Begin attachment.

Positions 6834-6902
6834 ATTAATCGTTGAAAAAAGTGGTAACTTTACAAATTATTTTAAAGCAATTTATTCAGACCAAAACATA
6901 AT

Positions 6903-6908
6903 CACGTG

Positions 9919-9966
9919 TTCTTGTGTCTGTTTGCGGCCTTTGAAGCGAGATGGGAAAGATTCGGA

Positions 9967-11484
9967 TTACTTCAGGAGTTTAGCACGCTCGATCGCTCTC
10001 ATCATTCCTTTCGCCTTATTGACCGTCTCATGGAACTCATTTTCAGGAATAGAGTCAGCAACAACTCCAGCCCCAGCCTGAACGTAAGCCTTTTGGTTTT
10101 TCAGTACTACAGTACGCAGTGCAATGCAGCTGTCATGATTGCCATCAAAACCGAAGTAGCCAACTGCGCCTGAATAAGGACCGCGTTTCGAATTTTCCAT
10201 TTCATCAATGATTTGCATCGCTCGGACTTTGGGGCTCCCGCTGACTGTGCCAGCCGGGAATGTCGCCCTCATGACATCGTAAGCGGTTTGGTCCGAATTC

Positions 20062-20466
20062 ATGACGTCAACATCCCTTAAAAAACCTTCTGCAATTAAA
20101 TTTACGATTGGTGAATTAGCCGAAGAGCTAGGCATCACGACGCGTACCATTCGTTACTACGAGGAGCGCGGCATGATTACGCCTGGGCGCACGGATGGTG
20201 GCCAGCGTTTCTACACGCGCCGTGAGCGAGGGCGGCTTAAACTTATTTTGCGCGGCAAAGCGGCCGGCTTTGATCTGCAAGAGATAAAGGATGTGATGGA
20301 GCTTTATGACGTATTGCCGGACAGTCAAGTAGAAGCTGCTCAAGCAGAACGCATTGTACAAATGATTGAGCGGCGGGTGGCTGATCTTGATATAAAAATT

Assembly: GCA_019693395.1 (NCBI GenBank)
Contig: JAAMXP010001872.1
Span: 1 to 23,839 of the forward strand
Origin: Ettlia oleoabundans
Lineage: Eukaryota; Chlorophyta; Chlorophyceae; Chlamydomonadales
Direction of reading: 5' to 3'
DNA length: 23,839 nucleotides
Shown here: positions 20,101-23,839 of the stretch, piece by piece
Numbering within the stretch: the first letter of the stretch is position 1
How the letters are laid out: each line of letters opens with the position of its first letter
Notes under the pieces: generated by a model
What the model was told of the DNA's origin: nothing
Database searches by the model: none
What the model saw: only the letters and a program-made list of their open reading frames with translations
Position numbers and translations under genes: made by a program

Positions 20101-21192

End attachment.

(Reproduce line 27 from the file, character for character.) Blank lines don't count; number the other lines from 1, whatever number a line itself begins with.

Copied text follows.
How the letters are laid out: each line of letters opens with the position of its first letter